This post is part of my special HAVE KIDS, WILL TRAVEL series to give you advice and wisdom on traveling with kids.
A couple years ago, we were traveling with 20-month-old Mikko and I mused on what would be the best type of family trip. I was aiming for low stress and high enjoyment for grown-ups and children alike.
These were my ideas at the time for the perfect family vacation:
- You pick a destination within a few hours of your home.
- It should be somewhere with easy, walking access to nature, such as a beach or forest, but also some day-trip options, such as a nearby museum or shops.
- You travel there the first day, by car or train or boat, thereby avoiding the stress of air travel.
- Then you check into one hotel or campsite for the whole week. If your family likes camping, that could be a good, thrifty option. If you're like us and camping's apt to make you more stressed, then hotel it is. Unpack your bags, and make the place feel homey.
- Each morning, you wake up and have a small breakfast, then take off for that day's single adventure. Maybe it's a tourist attraction or museum or outlet shopping.
- After a few hours, you return to the place you're staying and your littlest ones have a settled, real-live nap time.
- Anyone too old for a nap spends a quiet time reading, playing low-key games, watching the hotel's cable channels, etc.
- After the nap is a small, leisurely lunch.
- The afternoon is spent in the adjacent nature area, with everyone goofing off as is considered pleasant. The parents might be able to get their kids playing and then settle in with a book to relax.
- The evening gives time for a leisurely dinner. Lunch and dinner can either be supermarket-bought picnic-style or enjoyed at a local restaurant.
- Then everyone returns to the sleeping location and winds down for bed. If the kids fall asleep early, the parents have time to relax some more.
- To add another element of help with the little ones and enjoyment for the adults, make the trip with another compatible family or two, preferably with a mix of ages. On the above-referenced road trip, we found that a 13-year-old cousin loved to take walks with Mikko while we enjoyed some undistracted conversations, and my mother and aunt also enjoyed taking charge of him for periods of time.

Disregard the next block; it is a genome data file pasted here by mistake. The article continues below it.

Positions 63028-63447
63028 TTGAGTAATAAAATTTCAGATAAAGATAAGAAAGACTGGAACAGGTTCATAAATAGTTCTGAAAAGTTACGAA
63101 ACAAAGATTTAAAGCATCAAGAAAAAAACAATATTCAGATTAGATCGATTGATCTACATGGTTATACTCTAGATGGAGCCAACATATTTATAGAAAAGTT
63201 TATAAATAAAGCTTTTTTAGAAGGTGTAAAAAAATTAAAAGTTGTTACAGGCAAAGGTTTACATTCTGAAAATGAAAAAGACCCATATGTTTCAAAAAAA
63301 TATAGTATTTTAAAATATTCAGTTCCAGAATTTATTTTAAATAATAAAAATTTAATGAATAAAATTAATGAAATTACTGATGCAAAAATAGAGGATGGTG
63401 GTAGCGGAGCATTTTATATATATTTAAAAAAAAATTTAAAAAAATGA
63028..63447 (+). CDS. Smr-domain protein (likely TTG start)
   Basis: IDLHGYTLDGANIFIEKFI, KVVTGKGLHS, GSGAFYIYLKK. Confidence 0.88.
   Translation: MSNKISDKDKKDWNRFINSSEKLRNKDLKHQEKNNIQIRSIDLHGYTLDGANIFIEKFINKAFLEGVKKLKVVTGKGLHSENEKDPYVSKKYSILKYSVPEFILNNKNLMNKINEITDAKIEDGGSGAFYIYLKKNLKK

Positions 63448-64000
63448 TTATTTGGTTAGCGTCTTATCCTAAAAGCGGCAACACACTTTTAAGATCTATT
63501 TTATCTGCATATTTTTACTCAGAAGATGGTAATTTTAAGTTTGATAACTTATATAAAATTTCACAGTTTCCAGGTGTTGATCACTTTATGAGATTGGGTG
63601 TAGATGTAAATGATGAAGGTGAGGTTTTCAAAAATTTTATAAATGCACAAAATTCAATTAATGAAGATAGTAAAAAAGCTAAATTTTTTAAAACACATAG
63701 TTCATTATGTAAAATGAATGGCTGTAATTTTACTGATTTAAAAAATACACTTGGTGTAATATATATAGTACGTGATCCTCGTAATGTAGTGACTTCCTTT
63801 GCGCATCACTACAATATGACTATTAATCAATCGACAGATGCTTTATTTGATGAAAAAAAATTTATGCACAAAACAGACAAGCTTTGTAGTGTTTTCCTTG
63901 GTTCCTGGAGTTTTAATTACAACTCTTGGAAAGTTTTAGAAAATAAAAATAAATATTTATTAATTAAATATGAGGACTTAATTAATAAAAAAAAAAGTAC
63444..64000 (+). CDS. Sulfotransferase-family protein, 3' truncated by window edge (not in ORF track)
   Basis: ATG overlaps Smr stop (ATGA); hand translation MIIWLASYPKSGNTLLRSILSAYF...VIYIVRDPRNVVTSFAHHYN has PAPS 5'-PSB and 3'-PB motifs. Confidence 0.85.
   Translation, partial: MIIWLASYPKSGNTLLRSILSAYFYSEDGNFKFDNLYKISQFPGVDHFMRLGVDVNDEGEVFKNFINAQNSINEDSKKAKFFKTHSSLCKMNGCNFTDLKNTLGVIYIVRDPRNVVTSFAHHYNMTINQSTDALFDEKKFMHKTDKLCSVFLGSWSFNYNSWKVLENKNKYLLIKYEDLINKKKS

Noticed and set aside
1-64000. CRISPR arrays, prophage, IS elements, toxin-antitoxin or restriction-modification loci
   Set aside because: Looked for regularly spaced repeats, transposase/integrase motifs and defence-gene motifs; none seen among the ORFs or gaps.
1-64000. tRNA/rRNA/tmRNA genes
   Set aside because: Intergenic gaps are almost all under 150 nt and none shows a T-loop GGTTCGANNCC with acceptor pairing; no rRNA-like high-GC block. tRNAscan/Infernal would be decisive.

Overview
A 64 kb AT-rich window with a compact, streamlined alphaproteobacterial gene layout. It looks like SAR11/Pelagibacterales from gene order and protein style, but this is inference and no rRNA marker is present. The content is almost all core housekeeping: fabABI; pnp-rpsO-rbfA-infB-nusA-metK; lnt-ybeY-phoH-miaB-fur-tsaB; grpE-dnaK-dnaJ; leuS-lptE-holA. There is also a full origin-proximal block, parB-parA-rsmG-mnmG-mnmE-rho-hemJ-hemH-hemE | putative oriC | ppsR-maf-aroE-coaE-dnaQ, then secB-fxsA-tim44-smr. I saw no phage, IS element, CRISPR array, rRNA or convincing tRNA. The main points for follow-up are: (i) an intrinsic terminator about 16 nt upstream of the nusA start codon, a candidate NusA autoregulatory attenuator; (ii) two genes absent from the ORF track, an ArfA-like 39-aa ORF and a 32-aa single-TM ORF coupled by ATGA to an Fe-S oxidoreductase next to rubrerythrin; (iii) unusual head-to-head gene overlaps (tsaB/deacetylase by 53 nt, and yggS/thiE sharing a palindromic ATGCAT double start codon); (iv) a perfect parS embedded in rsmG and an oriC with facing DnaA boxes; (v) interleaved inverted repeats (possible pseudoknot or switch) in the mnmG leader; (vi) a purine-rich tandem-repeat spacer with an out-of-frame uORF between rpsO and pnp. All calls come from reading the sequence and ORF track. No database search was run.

I still think these are sound ideas. It's a shame I haven't done this yet.
We live pretty far away from family, and we're air-travel-averse with our particular kids, so any rare vacation nowadays is usually spent flying across the country or, conversely, receiving visitors here, and doesn't look like the above at all.
I want to change a couple things on my list, though, now that I have two kids and have experienced a vacation with my niece (eight years old at the time) as well.
The main thing that I've discovered with two kids is that everything takes four times as long. So the idea of breakfast, lunch, and dinner, and a daily adventure, and naptime, and nature time, and there's still time to wind down before bed? Um, yeah. Am I the only one who would find that too ambitious with more than one (young) child?
So I'm thinking many of the elements should be more throughout-the-week rather than daily. One day could be going out for a few hours in the afternoon after a lounging-about morning, and then the next day could be spent all at the beach or pond or whatever the nature area is, with breaks for naps and meals.
Speaking of food, maybe there should be just two meals per day plus a snack or two, depending on hunger levels and whether eating out is involved (since restaurant meals tend to be more substantial).
I'm assuming a summer trip, or at least decent weather. I could see this being adapted to a skiing vacation, but I know from experience that beach vacations are greatly challenged by a straight week of rain.
I was clearly writing this list from the perspective of having a 20-month-old, as well. Mikko was still napping at that age (oh, how I miss it), and it was hard for him to sleep in the car or catch cat naps here and there. A newborn could sleep in a wrap or sling, though, and if you had only older children, there might be no need for naps at all — though I still think having down time for all ages is a good element of any vacation: time to daydream in a hammock or catch up on your reading … or all those other things I can never do anymore as a parent. Ha ha. That's where that last element comes in, of having other families and ages along, so you can pass the childcare off to someone else every once in awhile and get your own little break!
What would you add or alter? What have been your vacation triumphs and tribulations, either as a kid or as an adult?